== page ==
Then her friend Priya offers her a job on the side. Priya works at Our Lady of Mysterious Maladies, a very specialized hospital, where a new illness is resisting magical and medical remedies alike. The first patient was a teenage boy, Max Wu, and his healers are baffled. If Ropa can solve the case, she might earn as she learns – and impress her mentor, Sir Callander.

Her sleuthing will lead her to a lost fortune, an avenging spirit and a secret buried deep in Scotland’s past. But how are they connected? Lives are at stake and Ropa is running out of time.






The most beguiling debut of 2022, perfect for fans of The Essex Serpent, The Mermaid and Mrs Hancock and The Binding.
She is awake…

Norfolk, 1643. With civil war tearing England apart, reluctant soldier Thomas Treadwater is summoned home by his sister, who accuses a new servant of improper conduct with their widowed father. By the time Thomas returns home, his father is insensible, felled by a stroke, and their new servant is in prison, facing charges of witchcraft.

Thomas prides himself on being a rational, modern man, but as he unravels the mystery of what has happened, he uncovers not a tale of superstition but something dark and ancient, linked to a shipwreck years before.

Something has awoken, and now it will not rest.

Richly researched, incredibly atmospheric, and deliciously unsettling, The Leviathan is set in England during a time of political turbulence and religious zealotry. It is a tale of family and loyalty, superstition and sacrifice, but most of all it is a spellbinding story of impossible things.




Blackwell’s – signed edition


I found this to be an enthralling piece of historical fiction, with some brilliant supernatural/witchcraft elements that didn’t feel too out of place considering the time period that the story was set in. It centres around a family whose life is torn apart by some strange incidents, leaving the cynical brother Thomas to start his own investigations as to what may have took place in his home while he was away fighting in the English Civil War.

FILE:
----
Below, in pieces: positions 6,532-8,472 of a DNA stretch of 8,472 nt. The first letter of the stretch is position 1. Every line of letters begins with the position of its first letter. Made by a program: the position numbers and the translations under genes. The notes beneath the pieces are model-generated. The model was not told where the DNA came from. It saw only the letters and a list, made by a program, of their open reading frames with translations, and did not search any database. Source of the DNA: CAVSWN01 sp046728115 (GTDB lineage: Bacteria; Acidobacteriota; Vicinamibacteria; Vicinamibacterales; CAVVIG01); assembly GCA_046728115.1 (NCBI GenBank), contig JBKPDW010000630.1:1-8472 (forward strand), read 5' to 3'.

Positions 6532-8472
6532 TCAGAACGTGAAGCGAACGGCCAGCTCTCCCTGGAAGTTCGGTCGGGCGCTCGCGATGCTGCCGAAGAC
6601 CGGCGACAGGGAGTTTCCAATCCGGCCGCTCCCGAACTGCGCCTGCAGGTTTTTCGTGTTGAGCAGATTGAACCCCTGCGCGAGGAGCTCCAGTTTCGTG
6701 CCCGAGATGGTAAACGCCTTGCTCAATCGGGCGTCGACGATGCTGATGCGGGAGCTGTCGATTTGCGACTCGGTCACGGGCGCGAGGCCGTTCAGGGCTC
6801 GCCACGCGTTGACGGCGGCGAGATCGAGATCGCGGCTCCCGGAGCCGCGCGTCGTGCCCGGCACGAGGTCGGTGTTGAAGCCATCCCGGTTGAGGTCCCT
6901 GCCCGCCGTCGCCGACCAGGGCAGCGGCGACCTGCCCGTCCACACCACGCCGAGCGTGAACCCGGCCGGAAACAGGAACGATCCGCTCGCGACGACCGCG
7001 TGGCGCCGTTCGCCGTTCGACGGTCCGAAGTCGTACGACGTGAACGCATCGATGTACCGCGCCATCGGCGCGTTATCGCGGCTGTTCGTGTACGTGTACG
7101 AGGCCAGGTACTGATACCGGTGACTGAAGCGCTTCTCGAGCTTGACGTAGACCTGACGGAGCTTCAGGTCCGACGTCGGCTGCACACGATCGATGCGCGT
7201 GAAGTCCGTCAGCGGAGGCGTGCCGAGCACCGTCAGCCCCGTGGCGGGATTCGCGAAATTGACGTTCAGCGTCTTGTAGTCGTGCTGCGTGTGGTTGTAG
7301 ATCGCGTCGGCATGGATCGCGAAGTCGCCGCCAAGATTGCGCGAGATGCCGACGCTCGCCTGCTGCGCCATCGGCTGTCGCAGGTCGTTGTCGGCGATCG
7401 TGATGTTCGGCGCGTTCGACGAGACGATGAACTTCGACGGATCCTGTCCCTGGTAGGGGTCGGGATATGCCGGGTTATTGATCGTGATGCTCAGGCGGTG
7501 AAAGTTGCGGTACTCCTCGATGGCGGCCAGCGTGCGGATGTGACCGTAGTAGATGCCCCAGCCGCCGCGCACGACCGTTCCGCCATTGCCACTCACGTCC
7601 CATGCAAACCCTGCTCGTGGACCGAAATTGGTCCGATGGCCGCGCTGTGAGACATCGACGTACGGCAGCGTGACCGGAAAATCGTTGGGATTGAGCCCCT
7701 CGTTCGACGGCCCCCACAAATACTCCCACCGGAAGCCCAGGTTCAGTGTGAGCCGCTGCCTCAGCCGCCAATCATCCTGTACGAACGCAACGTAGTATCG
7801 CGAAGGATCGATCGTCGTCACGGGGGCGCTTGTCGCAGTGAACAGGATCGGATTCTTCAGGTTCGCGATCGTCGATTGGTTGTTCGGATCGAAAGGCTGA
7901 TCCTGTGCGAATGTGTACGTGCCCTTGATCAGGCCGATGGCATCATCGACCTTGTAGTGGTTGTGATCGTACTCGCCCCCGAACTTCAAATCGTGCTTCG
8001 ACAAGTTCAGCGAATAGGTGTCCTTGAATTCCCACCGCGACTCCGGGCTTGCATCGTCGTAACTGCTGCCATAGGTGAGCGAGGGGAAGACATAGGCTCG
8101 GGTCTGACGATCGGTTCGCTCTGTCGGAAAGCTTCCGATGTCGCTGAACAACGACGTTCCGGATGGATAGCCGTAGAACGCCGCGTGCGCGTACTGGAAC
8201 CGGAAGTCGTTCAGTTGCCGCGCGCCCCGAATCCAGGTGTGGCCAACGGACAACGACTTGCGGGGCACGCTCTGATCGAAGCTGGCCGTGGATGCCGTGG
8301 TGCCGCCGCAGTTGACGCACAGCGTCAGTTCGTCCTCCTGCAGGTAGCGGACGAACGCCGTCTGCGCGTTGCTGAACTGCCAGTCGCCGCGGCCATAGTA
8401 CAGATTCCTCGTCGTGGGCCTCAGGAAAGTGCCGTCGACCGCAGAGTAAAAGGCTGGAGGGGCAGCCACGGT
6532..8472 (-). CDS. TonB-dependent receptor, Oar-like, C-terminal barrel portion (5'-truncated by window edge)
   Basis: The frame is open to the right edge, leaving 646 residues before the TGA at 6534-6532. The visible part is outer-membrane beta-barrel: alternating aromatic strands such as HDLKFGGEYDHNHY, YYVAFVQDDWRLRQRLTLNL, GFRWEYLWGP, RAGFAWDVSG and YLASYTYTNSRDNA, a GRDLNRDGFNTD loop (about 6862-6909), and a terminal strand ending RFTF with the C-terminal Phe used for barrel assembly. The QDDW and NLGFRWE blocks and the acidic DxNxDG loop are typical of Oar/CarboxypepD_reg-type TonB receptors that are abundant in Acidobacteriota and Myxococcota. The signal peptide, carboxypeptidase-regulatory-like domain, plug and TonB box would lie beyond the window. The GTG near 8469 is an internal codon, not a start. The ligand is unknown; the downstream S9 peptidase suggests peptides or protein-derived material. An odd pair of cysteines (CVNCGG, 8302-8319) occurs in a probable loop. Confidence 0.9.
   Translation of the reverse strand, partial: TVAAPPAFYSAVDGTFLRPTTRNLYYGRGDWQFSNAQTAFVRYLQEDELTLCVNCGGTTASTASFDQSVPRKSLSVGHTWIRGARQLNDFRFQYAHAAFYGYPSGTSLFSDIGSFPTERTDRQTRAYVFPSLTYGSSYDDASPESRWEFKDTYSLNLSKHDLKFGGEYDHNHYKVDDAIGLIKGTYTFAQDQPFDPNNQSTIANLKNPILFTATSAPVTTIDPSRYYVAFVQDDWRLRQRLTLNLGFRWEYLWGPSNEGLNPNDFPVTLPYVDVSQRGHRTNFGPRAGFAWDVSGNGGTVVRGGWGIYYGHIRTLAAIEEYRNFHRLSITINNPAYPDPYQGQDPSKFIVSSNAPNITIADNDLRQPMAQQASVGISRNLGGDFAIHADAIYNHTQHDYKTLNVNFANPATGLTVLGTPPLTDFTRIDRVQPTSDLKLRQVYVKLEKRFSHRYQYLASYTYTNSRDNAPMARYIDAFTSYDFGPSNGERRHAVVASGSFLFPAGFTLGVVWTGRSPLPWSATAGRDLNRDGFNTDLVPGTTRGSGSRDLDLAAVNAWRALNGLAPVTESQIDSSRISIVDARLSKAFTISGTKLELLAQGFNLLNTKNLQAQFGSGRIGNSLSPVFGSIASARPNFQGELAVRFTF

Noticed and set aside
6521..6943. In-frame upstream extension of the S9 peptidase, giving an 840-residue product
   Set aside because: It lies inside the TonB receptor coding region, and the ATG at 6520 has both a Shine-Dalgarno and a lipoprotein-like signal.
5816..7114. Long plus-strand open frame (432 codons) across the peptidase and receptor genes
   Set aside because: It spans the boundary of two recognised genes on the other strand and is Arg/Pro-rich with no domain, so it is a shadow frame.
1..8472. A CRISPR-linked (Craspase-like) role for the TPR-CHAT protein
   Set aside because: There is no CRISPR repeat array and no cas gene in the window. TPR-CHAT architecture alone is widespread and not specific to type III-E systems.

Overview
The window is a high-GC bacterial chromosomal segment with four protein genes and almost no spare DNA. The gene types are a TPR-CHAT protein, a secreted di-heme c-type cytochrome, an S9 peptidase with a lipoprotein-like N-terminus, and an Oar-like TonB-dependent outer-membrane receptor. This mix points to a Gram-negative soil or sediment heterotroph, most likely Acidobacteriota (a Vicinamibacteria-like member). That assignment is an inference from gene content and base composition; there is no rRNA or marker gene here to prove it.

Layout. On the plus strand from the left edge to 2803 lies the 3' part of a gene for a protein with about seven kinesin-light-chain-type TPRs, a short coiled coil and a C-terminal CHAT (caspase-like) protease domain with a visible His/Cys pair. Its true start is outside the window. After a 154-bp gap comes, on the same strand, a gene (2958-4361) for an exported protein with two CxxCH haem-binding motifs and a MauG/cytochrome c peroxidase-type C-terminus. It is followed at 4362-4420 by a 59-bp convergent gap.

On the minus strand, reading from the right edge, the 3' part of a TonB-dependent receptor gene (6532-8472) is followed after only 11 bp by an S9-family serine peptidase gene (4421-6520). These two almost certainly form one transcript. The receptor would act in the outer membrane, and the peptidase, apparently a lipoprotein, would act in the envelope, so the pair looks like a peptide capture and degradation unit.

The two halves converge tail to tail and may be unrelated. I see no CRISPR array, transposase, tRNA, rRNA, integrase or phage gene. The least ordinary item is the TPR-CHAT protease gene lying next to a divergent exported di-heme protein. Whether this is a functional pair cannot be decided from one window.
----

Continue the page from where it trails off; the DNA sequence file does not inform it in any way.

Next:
The timeline does jump around a bit which does take a bit of getting used to, but definitely adds to the twists and turns throughout the story and keeps you on your toes as a reader trying to work out where the story will take you to next. With witchcraft the hot topic of the time, the focus of the intrigue always leads you down that path, but Thomas isn’t one to look so kindly on hearsay and he wants to see for himself and isn’t easily swayed by local gossip.

It’s a turbulent time in the country, and that turbulence plays out in his own family with his sister calling him home after their father is felled by a stroke and Thomas needs to be there to take over the farm. His sister tells him of the ‘evil’ servant who she blames for this and says her father was bewitched. There’s an awful lot of dead animals around too at the farm and the weirdness just overwhelms them.

There’s also a later timeline to follow when Thomas is married to Mary and he has a different kind of life now, but the past never seems to be so far away and I loved that different viewpoint and stage in his life. The intrigue throughout was really well pitched and you could sense the fear of the locals of the unknown.

I loved this story from start to finish – the darkness, the gasps it made me emit throughout and it really does a great job of keeping that historical feel, alongside the myths and faith that were at the fore of society. A stunning debut!!


#GuestPost QUEEN OF THE DESERT by MARIE LAVAL #PublicationDay @ChocLituk @MarieLaval1

Thank you for joining me today to help celebrate publication day for the fabulous QUEEN OF THE DESERT by MARIE LAVAL!  And I’m very happy to hand over the blog to Marie today so that she can share a few thoughts about the release of her new book – there’s a purchase link further down too, so get clicking and grab your copy!!